MOMM sets worker health and safety standards, which also apply in public and private free zones and the Special Economic Zones (see below). Enforcement and inspection, however, are uneven. The Unified Labor Law prohibits employers from maintaining hazardous working conditions, and workers have the right to remove themselves from hazardous conditions without risking loss of employment.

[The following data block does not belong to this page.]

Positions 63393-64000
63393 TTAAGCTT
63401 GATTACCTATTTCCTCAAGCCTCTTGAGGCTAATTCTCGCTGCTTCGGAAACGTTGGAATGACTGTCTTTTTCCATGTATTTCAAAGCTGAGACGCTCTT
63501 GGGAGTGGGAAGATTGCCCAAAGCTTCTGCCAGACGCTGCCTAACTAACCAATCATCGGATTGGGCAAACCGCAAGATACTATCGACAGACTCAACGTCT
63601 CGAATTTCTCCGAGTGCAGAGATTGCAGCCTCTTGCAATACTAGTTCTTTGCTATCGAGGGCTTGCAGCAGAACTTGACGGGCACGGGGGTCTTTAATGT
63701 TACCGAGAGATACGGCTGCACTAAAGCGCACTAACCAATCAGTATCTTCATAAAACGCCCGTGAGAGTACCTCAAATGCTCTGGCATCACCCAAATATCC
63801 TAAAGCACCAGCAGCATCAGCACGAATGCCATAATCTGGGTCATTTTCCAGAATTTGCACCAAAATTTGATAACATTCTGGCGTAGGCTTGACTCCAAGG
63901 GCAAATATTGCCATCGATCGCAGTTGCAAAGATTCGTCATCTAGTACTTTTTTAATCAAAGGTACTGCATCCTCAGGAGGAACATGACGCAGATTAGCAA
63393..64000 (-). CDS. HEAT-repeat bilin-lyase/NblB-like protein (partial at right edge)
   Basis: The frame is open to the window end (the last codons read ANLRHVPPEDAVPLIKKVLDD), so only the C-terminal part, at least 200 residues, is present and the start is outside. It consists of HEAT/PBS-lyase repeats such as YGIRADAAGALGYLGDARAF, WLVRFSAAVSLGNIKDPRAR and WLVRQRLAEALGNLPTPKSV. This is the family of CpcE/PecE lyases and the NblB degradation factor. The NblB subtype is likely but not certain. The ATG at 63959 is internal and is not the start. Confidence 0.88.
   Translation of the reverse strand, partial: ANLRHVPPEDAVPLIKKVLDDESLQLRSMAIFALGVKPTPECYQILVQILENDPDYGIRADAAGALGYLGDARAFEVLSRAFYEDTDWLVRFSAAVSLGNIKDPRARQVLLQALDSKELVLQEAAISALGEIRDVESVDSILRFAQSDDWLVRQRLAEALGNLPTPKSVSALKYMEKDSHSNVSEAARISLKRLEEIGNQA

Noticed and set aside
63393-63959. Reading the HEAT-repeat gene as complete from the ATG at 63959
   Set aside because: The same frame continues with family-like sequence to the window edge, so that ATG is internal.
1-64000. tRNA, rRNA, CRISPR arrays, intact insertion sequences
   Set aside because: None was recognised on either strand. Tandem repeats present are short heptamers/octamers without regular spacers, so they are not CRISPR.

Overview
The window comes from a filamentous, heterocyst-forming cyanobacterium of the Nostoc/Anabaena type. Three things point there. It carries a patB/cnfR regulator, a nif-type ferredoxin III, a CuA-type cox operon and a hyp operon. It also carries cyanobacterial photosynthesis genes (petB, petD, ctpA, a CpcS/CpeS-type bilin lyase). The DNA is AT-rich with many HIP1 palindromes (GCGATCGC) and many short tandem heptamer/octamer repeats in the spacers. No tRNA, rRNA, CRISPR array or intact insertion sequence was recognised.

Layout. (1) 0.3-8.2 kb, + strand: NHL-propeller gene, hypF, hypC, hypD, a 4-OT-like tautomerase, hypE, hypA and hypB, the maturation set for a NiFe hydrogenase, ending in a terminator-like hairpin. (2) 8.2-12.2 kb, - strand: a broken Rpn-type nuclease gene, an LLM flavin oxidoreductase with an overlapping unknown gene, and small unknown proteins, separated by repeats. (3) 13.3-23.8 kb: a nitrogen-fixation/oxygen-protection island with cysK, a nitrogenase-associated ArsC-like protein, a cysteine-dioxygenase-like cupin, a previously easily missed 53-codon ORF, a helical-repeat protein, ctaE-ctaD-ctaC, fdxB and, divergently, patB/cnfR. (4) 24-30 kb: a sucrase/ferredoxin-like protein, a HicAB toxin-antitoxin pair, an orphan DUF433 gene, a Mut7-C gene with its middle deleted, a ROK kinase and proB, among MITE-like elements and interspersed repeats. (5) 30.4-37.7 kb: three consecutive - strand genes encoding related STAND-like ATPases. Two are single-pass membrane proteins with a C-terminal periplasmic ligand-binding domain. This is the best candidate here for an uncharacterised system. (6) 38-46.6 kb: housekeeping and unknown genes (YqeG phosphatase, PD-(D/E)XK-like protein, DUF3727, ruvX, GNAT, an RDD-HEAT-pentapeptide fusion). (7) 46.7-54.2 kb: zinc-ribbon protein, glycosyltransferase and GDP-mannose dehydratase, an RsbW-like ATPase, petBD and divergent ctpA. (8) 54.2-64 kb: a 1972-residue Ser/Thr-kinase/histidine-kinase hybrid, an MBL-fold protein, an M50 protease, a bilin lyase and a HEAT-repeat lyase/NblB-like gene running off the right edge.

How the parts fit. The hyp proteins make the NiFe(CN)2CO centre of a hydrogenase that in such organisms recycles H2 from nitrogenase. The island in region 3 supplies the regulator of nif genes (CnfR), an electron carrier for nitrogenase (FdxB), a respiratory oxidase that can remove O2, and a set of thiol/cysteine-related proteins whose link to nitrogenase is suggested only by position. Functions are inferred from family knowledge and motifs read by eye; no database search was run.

Egyptian labor laws allow employers to close or downsize operations for economic reasons. The government, however, has taken steps to halt downsizing in specific cases. The Unemployment Insurance Law, also known as the Emergency Subsidy Fund Law 156//2002, sets a fund to compensate employees whose wages are suspended due to partial or complete closure of their firm or due to its downsizing. The Fund allocates financial resources that will come from a 1 percent deduction from the base salaries of public and private sector employees. According to foreign investors, certain aspects of Egypt’s labor laws and policies are significant business impediments, particularly the difficulty of dismissing employees. To overcome these difficulties, companies often hire workers on temporary contracts; some employees remain on a series of one-year contracts for more than 10 years. Employers sometimes also require applicants to sign a “Form 6,” an undated voluntary resignation form which the employer can use at any time, as a condition of their employment. Negotiations on drafting a new Labor Law, which has been under consideration in the Parliament for two years, have included discussion of requiring employers to offer permanent employee status after a certain number of years with the company and declaring Form 6 or any letter of resignation null and void if signed prior to the date of termination.